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Studies that estimate and rank the most common words in English examine texts written in English. Perhaps the most comprehensive such analysis is one that was conducted against the Oxford English Corpus (OEC), a very large collection of texts from around the world that are written in the English language. A text corpus is a large collection of written works that are organised in a way that makes such analysis easier.
In total, the texts in the Oxford English Corpus contain more than 2 billion words. The OEC includes a wide variety of writing samples, such as literary works, novels, academic journals, newspapers, magazines, Hansard’s Parliamentary Debates, blogs, chat logs, and emails.
Another English corpus that has been used to study word frequency is the Brown Corpus, which was compiled by researchers at Brown University in the 1960s. The researchers published their analysis of the Brown Corpus in 1967. Their findings were similar, but not identical, to the findings of the OEC analysis.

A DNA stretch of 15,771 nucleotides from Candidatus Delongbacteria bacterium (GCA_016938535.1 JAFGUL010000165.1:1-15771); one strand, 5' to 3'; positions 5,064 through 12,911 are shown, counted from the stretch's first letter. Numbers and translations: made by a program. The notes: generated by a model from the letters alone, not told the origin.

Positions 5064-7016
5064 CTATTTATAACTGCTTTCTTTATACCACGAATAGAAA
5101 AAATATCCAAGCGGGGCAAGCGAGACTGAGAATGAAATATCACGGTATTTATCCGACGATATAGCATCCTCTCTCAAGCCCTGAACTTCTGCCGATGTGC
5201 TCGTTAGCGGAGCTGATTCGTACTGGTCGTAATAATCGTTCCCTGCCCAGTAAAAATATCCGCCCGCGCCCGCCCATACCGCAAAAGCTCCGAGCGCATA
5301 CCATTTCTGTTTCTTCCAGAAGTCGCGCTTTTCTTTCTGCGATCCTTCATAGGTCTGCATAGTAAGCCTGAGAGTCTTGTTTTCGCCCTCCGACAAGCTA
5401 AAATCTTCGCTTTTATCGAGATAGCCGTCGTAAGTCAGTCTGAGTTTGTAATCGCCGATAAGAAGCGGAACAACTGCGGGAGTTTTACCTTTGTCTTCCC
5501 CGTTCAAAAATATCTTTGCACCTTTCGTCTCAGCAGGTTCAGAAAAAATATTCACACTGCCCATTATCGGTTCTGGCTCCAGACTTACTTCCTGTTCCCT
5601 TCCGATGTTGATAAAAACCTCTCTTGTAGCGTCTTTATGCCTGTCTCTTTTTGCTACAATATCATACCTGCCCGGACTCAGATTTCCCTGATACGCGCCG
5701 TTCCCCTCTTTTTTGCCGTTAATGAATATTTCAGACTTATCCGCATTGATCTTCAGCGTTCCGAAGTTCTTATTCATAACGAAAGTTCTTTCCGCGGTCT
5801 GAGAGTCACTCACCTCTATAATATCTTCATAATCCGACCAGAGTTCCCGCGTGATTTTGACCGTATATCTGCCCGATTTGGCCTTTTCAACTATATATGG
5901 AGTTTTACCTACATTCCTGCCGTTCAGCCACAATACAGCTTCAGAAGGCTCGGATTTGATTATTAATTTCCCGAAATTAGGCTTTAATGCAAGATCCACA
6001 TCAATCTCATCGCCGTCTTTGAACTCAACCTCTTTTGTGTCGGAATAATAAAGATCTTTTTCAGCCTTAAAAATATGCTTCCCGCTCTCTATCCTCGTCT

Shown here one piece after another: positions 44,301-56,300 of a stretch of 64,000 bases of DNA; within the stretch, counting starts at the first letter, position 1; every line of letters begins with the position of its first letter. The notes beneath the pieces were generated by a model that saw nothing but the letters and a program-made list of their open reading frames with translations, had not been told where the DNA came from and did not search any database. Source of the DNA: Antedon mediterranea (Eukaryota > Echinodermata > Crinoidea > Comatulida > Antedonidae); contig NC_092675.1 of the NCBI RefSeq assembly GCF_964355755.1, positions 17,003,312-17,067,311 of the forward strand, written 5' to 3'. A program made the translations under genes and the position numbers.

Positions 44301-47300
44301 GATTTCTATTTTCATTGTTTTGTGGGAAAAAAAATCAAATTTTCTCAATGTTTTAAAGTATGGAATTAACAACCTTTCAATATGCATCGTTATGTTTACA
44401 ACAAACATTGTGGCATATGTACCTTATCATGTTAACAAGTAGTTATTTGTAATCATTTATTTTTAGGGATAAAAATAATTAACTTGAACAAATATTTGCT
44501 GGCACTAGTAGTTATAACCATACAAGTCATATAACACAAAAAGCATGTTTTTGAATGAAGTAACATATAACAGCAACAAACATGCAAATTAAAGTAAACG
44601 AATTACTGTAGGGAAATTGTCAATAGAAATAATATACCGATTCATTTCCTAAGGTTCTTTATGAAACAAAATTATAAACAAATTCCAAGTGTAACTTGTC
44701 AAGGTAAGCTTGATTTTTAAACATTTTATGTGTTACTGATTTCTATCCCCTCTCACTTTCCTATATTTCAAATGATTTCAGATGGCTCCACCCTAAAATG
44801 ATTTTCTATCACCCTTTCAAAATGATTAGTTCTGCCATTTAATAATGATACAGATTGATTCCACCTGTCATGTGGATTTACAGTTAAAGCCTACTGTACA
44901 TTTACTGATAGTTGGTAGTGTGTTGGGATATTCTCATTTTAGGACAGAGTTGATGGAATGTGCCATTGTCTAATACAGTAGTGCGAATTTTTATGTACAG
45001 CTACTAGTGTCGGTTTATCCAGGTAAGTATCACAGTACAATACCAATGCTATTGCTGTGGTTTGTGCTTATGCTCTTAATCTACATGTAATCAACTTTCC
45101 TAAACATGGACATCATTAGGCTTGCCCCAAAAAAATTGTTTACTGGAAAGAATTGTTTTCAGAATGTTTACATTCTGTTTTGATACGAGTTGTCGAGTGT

According to The Reading Teacher’s Book of Lists, the first 25 words in the OEC make up about one-third of all printed material in English, and the first 100 words make up about half of all written English. According to a study cited by Robert McCrum in The Story of English, all of the first hundred of the most common words in English are of Anglo-Saxon origin, except for “people”, ultimately from Latin “populus”, and “because”, in part from Latin “causa”.
Some lists of common words distinguish between word forms, while others rank all forms of a word as a single lexeme (the form of the word as it would appear in a dictionary). For example, the lexeme be (as in to be) comprises all its conjugations (is, was, am, are, were, etc.), and contractions of those conjugations. Note also that these top 100 lemmas listed below account for 50% of all the words in the Oxford English Corpus.
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